Draw an Idiom is a nice warm-up activity that can be used over a number of weeks, or months. I find that adult students like to learn idioms so they often enjoy this activity. It also adds a bit of fun to your class because some people (like me!) are very terrible at drawing. You can follow up the drawing with some writing practice, based on the idiom.
Here’s how to use this ESL warm-up activity:
#20: Trivia and Riddles
Maybe you’re like me and love riddles and trivia! I enjoy using them in my classes because they make a great warm-up. It’s a fun way for students to share what they know, but in English instead of their own language. The only problem with using much of the trivia and riddles on the Internet for ESL or EFL students is that the language is too difficult. The other problem is that many of the questions are US or Uk centric.
Help is here! Check out this book of riddles and trivia that are written specifically for ESL students. The focus is on trivia for elementary school age children.
#21: The Monster Pack
Another great source for ESL trivia is the Monster Pack. I quite rarely use materials that I didn’t design myself, but the Monster pack is my one exception. It’s the thing that I use every single day with my university students, as a warm-up at the beginning of each class. The questions are well-written, challenging, but not impossible.
Here are more details about the Monster Pack:
#22: Who do you Want at your Party?
Who do you want at your party is a fun ESL icebreaker or warm-up for teenagers or adults. It’s a great way for you to get to know your students, and for them to get to know each other. Who you would invite to a party really does say a lot about who you are!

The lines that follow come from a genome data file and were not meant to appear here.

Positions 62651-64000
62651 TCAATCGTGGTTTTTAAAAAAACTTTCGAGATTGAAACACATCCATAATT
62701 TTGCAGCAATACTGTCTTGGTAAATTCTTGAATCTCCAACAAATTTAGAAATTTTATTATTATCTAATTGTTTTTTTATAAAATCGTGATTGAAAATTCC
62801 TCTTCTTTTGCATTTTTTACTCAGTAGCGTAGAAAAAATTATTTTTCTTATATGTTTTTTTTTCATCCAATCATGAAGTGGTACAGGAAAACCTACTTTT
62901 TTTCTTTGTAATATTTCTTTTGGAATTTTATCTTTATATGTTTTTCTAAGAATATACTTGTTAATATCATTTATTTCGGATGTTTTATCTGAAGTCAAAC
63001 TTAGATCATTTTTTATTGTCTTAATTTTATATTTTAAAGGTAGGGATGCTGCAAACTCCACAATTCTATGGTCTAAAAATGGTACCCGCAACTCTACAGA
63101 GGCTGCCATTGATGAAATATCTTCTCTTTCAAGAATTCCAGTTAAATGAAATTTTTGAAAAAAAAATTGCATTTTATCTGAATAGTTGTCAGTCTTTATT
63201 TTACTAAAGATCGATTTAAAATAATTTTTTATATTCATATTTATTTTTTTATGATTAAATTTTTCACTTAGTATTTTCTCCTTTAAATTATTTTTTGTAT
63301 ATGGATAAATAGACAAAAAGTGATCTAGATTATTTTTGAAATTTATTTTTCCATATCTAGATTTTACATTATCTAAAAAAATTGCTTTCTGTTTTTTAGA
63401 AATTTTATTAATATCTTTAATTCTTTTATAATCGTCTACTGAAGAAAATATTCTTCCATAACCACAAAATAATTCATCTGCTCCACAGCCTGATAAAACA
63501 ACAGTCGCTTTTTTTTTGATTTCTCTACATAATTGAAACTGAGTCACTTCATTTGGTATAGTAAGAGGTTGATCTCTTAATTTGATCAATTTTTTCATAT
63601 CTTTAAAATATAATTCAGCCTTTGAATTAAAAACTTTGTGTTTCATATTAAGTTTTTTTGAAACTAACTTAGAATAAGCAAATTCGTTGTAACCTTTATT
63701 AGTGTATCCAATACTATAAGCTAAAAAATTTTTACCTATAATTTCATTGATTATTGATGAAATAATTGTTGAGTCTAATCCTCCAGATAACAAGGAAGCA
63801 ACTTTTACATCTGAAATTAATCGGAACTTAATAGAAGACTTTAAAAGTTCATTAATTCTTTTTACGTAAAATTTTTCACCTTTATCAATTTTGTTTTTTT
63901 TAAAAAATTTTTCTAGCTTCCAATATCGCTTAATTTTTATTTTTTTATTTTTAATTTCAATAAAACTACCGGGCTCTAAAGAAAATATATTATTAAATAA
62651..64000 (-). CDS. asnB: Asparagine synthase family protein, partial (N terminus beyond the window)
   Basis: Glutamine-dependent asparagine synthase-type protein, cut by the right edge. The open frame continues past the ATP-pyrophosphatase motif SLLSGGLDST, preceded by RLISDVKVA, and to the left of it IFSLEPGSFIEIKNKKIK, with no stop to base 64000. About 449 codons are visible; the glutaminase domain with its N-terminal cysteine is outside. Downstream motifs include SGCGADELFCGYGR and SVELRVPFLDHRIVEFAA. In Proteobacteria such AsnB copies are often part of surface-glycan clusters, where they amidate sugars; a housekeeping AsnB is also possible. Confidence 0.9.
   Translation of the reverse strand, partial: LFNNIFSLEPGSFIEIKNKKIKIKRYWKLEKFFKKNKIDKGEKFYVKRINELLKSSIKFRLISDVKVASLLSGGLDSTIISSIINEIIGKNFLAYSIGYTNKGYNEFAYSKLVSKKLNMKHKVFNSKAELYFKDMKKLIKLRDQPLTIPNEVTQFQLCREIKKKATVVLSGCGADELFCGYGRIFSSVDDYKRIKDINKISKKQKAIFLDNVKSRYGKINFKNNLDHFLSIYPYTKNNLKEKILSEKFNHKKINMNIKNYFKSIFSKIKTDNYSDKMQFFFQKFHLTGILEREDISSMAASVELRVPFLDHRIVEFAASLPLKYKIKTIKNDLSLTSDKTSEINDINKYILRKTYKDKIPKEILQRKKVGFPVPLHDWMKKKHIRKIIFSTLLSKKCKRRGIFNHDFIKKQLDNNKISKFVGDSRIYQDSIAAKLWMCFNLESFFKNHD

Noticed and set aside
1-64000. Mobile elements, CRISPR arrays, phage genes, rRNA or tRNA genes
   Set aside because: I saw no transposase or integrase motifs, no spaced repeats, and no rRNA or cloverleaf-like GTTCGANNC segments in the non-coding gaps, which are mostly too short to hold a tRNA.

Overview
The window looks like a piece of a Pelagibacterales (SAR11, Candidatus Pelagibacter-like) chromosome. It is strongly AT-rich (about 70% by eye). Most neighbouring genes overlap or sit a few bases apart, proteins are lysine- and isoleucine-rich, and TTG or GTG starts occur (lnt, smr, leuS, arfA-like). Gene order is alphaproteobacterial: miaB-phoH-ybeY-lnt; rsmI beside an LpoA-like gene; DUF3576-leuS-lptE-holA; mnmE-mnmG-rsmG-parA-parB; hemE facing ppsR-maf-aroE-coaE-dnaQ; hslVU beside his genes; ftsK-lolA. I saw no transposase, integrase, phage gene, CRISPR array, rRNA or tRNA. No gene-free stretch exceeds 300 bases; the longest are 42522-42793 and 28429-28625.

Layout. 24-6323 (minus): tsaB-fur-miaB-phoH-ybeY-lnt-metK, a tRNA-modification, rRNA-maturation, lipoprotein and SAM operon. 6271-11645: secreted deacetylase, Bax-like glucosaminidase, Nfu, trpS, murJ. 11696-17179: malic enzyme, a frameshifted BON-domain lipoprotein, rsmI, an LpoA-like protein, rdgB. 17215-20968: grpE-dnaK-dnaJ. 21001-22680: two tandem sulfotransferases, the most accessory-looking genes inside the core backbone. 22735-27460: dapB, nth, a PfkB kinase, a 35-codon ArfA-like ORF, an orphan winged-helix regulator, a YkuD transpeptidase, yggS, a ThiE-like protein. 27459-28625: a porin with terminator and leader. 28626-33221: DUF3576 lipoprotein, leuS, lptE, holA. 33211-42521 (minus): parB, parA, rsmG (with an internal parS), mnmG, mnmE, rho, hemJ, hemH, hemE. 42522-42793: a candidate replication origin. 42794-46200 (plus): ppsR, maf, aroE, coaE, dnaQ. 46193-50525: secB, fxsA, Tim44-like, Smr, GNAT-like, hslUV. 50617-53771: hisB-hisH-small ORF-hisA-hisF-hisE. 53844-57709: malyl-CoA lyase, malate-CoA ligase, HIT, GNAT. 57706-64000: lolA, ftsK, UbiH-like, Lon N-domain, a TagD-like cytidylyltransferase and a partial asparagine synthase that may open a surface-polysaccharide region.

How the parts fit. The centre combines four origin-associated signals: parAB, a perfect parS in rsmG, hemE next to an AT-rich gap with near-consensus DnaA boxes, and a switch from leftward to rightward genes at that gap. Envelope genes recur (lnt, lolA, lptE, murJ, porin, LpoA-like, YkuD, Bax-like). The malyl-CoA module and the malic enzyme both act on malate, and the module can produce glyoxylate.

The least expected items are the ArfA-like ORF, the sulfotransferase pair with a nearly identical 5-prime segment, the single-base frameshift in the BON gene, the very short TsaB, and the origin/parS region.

Here’s how you set this activity up:
#23: Cosmo Quiz
If you teach adult students, Cosmo Quiz is one of the best ESL activities for breaking the ice! It gets students talking, sharing opinions and talking about some really interesting things. The activity itself can be as long or short as you want it to be. The actual doing of the quiz and sharing results can be quick, but there are a whole lot of follow-up activities that you can use with this.
Here’s how to use Cosmo Quizzes as an ESL activity:
ESL Review Activities
#24: Flashcard Sentences
Flashcard Sentences is an excellent way to review grammar and vocabulary for children. It’s simple, easy to set up with no prep, and the students seem to enjoy it in small doses! All you need is flashcards, with often come with the textbook you’re teaching from, and you’re ready to go!
Here’s how to use flashcards to review vocabulary and grammar:
#25: Odd One Out
If you’re looking for a really quick warm-up that can be used to review vocabulary, this is the activity for you! Students have to choose the odd one out of a list of four things. The challenging part about it is that students have to tell you why it is the odd one-it’s far too easy if you don’t require students to do this.